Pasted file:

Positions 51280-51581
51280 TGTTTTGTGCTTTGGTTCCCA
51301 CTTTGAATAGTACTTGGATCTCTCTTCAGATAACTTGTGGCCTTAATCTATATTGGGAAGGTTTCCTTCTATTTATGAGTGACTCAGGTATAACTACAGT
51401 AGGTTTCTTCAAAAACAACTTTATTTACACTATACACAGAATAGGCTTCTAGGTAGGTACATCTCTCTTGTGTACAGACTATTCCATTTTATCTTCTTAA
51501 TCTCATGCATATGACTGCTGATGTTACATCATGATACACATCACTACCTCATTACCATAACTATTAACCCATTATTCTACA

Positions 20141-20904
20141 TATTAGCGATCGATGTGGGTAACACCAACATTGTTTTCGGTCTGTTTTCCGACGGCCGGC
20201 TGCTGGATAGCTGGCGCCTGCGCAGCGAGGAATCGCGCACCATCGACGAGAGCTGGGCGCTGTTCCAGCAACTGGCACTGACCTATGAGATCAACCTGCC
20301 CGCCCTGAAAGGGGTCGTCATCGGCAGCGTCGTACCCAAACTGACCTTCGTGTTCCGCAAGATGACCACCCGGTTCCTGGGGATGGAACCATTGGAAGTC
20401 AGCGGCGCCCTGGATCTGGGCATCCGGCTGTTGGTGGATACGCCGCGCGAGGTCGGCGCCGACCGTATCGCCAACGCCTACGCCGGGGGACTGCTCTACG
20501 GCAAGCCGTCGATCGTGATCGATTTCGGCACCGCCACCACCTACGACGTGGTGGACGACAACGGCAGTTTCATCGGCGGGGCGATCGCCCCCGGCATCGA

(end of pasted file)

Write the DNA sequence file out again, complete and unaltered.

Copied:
Positions 51280-51581
51280 TGTTTTGTGCTTTGGTTCCCA
51301 CTTTGAATAGTACTTGGATCTCTCTTCAGATAACTTGTGGCCTTAATCTATATTGGGAAGGTTTCCTTCTATTTATGAGTGACTCAGGTATAACTACAGT
51401 AGGTTTCTTCAAAAACAACTTTATTTACACTATACACAGAATAGGCTTCTAGGTAGGTACATCTCTCTTGTGTACAGACTATTCCATTTTATCTTCTTAA
51501 TCTCATGCATATGACTGCTGATGTTACATCATGATACACATCACTACCTCATTACCATAACTATTAACCCATTATTCTACA

Positions 20141-20904
20141 TATTAGCGATCGATGTGGGTAACACCAACATTGTTTTCGGTCTGTTTTCCGACGGCCGGC
20201 TGCTGGATAGCTGGCGCCTGCGCAGCGAGGAATCGCGCACCATCGACGAGAGCTGGGCGCTGTTCCAGCAACTGGCACTGACCTATGAGATCAACCTGCC
20301 CGCCCTGAAAGGGGTCGTCATCGGCAGCGTCGTACCCAAACTGACCTTCGTGTTCCGCAAGATGACCACCCGGTTCCTGGGGATGGAACCATTGGAAGTC
20401 AGCGGCGCCCTGGATCTGGGCATCCGGCTGTTGGTGGATACGCCGCGCGAGGTCGGCGCCGACCGTATCGCCAACGCCTACGCCGGGGGACTGCTCTACG
20501 GCAAGCCGTCGATCGTGATCGATTTCGGCACCGCCACCACCTACGACGTGGTGGACGACAACGGCAGTTTCATCGGCGGGGCGATCGCCCCCGGCATCGA